The same goes for this camera’s aperture, which has widened from f/1.9 to f/1.7. A wider aperture means more light is available to the S7’s sensor, and you know how that story goes.
Add to this the optical image stabilisation that’s been retained from the Galaxy S6, allowing for longer exposures in low light, and Dual Pixel autofocusing for sharper images that don’t take an age to focus, and you potentially have a powerhouse camera. So how did the S7 shape up?
Well, there’s no doubting it can take a great photo. The S7 captures the kind of pictures you can post to Instagram with an obnoxious but proud #nofilter. In everyday conditions with a bit of sun about, colours are bold and vivid, while focusing is imperiously quick. I even managed to take a decent snap of my dog, Darcy, who is both equally camera shy and impossibly hyperactive.
When dealing with subjects that don’t yap at your kneecaps, there’s a tremendous amount of depth to the S7’s pictures. Skin tones are smooth and pleasing, while Samsung’s placed a clear emphasis on contrast – allowing you to spot details that would otherwise be lost in the background of other smartphone snaps. Looking back at a few photos taken in my local greasy spoon, I could happily read the options on the menu board.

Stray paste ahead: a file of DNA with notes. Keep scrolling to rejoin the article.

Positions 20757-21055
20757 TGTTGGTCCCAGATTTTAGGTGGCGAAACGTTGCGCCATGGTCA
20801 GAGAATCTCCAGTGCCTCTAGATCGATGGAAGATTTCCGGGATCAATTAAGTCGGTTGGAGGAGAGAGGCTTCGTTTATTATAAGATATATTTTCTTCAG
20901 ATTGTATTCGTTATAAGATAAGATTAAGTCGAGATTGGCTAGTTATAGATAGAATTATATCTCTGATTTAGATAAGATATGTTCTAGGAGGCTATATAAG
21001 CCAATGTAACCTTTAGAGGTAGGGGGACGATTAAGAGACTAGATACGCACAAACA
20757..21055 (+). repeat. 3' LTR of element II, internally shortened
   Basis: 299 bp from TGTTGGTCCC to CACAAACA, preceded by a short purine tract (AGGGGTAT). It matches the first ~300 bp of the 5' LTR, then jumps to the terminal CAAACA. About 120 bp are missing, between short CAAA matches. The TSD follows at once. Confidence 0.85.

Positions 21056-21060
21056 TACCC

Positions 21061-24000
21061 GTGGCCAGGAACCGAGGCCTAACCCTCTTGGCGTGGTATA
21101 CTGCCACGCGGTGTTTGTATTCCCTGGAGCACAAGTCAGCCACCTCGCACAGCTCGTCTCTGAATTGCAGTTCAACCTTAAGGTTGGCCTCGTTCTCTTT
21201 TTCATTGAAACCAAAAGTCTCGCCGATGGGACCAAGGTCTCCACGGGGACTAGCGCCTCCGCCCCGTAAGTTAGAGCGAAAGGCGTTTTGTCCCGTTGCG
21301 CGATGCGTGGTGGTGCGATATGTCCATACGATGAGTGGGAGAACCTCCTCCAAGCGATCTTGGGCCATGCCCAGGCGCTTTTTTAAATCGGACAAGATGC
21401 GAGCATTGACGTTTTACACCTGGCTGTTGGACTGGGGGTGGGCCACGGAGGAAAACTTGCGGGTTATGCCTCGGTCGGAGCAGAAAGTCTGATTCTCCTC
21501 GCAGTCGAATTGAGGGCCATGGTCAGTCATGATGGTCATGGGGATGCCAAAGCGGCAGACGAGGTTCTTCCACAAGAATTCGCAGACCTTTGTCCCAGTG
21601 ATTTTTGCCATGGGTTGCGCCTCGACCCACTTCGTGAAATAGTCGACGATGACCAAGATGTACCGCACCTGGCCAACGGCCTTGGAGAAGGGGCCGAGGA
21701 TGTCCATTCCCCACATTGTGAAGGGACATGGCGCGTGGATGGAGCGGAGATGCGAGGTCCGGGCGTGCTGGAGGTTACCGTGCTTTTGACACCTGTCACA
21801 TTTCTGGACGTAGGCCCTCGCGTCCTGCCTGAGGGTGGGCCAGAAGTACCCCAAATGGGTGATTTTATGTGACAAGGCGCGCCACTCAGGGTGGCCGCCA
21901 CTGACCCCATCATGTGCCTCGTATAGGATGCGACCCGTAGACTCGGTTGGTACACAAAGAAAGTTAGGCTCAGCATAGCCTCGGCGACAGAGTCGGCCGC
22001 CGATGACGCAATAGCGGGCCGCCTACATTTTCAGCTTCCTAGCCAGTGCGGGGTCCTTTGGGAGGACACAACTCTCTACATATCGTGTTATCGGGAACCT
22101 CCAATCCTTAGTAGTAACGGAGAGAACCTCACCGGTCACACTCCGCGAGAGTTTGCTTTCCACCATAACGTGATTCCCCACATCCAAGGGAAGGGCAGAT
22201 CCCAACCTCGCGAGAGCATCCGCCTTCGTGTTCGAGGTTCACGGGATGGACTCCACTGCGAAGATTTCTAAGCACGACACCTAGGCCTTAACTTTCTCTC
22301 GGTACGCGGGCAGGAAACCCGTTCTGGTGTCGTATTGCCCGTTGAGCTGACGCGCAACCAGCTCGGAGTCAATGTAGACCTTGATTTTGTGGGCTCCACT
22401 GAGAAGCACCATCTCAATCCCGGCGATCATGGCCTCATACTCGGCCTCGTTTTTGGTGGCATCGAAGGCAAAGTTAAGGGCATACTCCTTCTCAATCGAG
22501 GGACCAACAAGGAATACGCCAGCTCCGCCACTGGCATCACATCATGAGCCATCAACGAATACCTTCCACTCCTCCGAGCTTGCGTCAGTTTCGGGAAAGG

Samsung’s own camera app goes a long way to helping you achieve such clarity too. If you just want to use your phone for point-and-shoot pictures, then its HDR mode means you can get by with one tap of its shutter button. More discerning photographers will appreciate the ability to shoot in RAW, and ‘Pro’ mode with its tweaks for white balance, ISO and aperture, amongst other things.
That said, the S7 does have its own personality quirks. Compared to the iPhone 6s Plus, its photos look significantly more processed. Is this a bad thing? Not necessarily. It means that snaps pop off your screen but they don’t look all that natural on close inspection.